Keep in mind that this isn’t a list of optional steps. Try to use the above tips as a checklist and make these steps work together. For example, once you register your business, always use your business bank account for all of your transactions, including expenses like utility bills or other overheads.

These steps can keep your business “on the map,” so to speak, and by paying your bills on time, you can ensure that you stay on top of your company’s credit score and maintain a positive credit history. 

How to Monitor Business Credit

Every business owner should take steps to monitor their business credit. But how can you monitor business credit? Unfortunately, the internet is full of “free” offers, but it’s important to avoid scams. Instead, you should contact the three major business credit bureaus directly:

In some cases, your D&B Report may be available for free, but otherwise, you can expect to pay a nominal fee to obtain your business credit reports.

You should check your business credit score several times per year. The best practice would be to check your credit score once per quarter, even if your credit score has historically been high. 

You may want to check your credit score even more frequently if you anticipate a need for a loan or other financial service shortly. Admittedly, this can be time-consuming, but the payoff is the availability of a loan when you need it most.

Additionally, your business credit score is a matter of public record, at least to anyone willing to pay for the report. 

Maintaining positive credit is a way of preserving your company’s public reputation in the business and financial community, which can be important for securing loans and forming partnerships with other businesses and vendors.

This publicity raises a logical question: What can you do if your business credit score is less than 75? Can you improve your business credit score?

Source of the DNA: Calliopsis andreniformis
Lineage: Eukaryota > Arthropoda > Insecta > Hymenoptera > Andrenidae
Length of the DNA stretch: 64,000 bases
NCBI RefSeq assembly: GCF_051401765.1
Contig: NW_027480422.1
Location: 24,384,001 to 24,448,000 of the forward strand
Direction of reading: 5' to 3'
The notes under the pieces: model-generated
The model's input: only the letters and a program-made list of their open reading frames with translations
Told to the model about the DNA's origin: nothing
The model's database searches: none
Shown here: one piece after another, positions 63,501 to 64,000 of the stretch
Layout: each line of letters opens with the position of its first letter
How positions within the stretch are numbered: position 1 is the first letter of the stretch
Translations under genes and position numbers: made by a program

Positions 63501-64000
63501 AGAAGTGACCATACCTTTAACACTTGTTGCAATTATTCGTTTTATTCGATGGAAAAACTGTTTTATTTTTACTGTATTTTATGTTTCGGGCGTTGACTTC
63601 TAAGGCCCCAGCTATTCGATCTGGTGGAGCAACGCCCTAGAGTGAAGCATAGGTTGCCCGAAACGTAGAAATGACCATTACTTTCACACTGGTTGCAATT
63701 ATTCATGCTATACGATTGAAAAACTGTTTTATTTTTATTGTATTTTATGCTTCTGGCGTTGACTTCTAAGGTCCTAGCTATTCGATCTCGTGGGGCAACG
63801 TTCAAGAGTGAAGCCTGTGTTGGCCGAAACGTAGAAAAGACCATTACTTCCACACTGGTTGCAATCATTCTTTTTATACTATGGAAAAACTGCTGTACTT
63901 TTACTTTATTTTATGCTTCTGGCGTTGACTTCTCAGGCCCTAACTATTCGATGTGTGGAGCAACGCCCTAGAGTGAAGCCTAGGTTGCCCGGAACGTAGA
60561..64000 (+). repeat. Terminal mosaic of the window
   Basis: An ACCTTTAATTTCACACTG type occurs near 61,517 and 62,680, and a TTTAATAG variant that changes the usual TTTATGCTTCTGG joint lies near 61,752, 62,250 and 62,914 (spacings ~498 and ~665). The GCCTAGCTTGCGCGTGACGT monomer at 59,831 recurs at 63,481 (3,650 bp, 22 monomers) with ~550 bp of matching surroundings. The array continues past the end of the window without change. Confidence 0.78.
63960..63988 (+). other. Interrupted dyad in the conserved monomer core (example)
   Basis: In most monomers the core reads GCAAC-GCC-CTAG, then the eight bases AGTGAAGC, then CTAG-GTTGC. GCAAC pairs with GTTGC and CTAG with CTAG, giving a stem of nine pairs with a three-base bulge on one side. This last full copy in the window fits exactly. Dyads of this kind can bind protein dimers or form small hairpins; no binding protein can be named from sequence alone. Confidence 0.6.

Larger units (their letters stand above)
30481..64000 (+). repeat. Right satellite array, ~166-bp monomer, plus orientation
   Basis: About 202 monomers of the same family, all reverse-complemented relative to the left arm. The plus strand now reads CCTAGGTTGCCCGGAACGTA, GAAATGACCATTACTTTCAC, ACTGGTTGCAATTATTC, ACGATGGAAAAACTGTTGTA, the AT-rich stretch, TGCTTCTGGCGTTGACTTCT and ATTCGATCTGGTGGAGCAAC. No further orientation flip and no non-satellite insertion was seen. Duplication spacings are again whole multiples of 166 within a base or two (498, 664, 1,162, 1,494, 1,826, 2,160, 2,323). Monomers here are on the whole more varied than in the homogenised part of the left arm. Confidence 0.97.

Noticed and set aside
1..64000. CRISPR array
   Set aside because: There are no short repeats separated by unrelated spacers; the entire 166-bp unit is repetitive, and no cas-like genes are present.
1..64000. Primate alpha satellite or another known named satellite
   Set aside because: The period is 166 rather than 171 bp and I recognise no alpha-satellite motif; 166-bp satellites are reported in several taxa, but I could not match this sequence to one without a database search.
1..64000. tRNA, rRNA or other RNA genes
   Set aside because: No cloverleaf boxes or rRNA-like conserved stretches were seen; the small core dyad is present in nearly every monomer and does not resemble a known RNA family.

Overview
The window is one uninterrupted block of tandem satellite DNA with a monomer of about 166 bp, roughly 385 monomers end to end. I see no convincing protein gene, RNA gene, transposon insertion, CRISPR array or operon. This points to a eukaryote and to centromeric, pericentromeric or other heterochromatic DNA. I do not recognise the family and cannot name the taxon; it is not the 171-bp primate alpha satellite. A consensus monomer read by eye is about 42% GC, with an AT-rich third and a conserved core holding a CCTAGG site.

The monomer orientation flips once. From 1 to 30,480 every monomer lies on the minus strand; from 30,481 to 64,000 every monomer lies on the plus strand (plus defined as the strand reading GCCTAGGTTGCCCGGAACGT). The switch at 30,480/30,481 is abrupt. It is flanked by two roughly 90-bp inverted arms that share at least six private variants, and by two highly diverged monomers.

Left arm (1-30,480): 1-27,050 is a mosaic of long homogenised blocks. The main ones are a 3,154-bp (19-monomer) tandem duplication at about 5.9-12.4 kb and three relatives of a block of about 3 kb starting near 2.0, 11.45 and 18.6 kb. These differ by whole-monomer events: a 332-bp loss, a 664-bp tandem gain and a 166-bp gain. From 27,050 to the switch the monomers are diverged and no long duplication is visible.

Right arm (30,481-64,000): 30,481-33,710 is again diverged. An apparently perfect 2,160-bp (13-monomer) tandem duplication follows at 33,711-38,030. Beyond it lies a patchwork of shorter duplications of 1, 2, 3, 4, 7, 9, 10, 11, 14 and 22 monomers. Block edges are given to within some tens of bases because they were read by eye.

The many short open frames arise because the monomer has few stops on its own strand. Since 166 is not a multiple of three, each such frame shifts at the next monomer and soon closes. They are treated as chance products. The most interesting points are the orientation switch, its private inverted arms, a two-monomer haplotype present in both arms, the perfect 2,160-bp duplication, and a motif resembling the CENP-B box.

You can. 

The best way is to return to the checklist above and make sure you pay all of your bills on time or early.

You can also raise your credit score by taking on additional debt—even if your business doesn’t need money right now. Be careful with this approach, as it has the potential to snowball into debt you can’t manage. By taking on small debts and paying them back promptly, you can increase your credit score over time.

At the same time, avoid maxing out those business credit cards. Business credit bureaus prefer to see businesses that only use around 25% of their available credit. 

You can avoid maxing out your cards by adding additional business credit cards, preventing you from negatively impacting your business credit score. 

Disputing Errors on Your Business Credit

As you monitor your business credit score, you’re bound to run across errors and anomalies. In some cases, a business credit bureau can mix up your business with someone else’s, which could negatively impact your credit history.

You might start by checking your business credit score from one or both of the other bureaus. If the error only appears on one credit report, it strongly suggests that the bureau is in error.

Your next step is to contact the business credit bureau directly. You may have to demonstrate that an error was made by providing proof that you’ve made a payment on time, but if you’ve kept clear and diligent records of your income and expenses, this should be fairly straightforward.

However, keep in mind that it can take several weeks for a particular credit agency to remove these errors from your credit history. In some cases, it can take several months. This hesitancy highlights the importance of checking your credit history regularly, as you’ll be better equipped to address errors as they arise.

Helping Your Business Thrive

Your business credit score can either open the door to new opportunities or place limits on the health and growth of your business. Keeping tabs on this score can ensure that your business has access to all of the resources it needs to thrive.

One of the ways entrepreneurs can grow their businesses is through grants. At Fundid, our Grant Marketplace provides the resources that help businesses flourish. Search the marketplace today to see how our resources can empower your vision.